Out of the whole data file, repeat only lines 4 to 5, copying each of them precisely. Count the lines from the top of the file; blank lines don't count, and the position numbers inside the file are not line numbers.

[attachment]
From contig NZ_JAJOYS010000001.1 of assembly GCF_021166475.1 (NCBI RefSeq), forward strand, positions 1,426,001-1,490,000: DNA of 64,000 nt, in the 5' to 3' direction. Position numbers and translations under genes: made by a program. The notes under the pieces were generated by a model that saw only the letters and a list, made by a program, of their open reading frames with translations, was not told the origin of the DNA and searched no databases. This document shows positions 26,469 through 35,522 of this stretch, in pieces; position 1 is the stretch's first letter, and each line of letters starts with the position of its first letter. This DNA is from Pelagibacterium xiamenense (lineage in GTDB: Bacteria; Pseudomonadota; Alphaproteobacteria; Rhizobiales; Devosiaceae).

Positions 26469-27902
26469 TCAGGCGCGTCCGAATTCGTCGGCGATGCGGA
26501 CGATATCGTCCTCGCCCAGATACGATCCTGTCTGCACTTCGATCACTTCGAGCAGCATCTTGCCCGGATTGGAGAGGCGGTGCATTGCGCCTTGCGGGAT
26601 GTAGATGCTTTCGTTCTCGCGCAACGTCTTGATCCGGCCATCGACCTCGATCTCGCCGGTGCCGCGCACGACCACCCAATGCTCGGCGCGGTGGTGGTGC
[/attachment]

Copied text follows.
26501 CGATATCGTCCTCGCCCAGATACGATCCTGTCTGCACTTCGATCACTTCGAGCAGCATCTTGCCCGGATTGGAGAGGCGGTGCATTGCGCCTTGCGGGAT
26601 GTAGATGCTTTCGTTCTCGCGCAACGTCTTGATCCGGCCATCGACCTCGATCTCGCCGGTGCCGCGCACGACCACCCAATGCTCGGCGCGGTGGTGGTGC